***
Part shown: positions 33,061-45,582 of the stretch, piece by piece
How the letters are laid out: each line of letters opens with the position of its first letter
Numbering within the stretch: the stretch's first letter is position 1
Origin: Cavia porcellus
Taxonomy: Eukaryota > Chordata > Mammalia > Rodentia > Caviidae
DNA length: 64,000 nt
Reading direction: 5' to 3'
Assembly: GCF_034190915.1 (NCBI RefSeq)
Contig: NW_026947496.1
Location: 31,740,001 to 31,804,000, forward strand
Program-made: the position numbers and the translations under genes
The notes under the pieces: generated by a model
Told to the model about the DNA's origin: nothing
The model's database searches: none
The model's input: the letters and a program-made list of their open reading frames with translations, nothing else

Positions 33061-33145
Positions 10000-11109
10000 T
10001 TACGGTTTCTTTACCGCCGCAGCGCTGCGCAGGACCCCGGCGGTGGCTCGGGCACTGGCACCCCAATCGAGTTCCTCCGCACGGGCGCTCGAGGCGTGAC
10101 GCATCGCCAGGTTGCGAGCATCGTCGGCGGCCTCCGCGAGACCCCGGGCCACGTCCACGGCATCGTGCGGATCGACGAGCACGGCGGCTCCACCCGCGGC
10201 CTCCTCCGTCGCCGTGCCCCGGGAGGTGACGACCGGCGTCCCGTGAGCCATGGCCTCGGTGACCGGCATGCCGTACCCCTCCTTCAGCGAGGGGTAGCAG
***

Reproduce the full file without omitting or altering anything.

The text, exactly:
Part shown: positions 33,061-45,582 of the stretch, piece by piece
How the letters are laid out: each line of letters opens with the position of its first letter
Numbering within the stretch: the stretch's first letter is position 1
Origin: Cavia porcellus
Taxonomy: Eukaryota > Chordata > Mammalia > Rodentia > Caviidae
DNA length: 64,000 nt
Reading direction: 5' to 3'
Assembly: GCF_034190915.1 (NCBI RefSeq)
Contig: NW_026947496.1
Location: 31,740,001 to 31,804,000, forward strand
Program-made: the position numbers and the translations under genes
The notes under the pieces: generated by a model
Told to the model about the DNA's origin: nothing
The model's database searches: none
The model's input: the letters and a program-made list of their open reading frames with translations, nothing else

Positions 33061-33145
Positions 10000-11109
10000 T
10001 TACGGTTTCTTTACCGCCGCAGCGCTGCGCAGGACCCCGGCGGTGGCTCGGGCACTGGCACCCCAATCGAGTTCCTCCGCACGGGCGCTCGAGGCGTGAC
10101 GCATCGCCAGGTTGCGAGCATCGTCGGCGGCCTCCGCGAGACCCCGGGCCACGTCCACGGCATCGTGCGGATCGACGAGCACGGCGGCTCCACCCGCGGC
10201 CTCCTCCGTCGCCGTGCCCCGGGAGGTGACGACCGGCGTCCCGTGAGCCATGGCCTCGGTGACCGGCATGCCGTACCCCTCCTTCAGCGAGGGGTAGCAG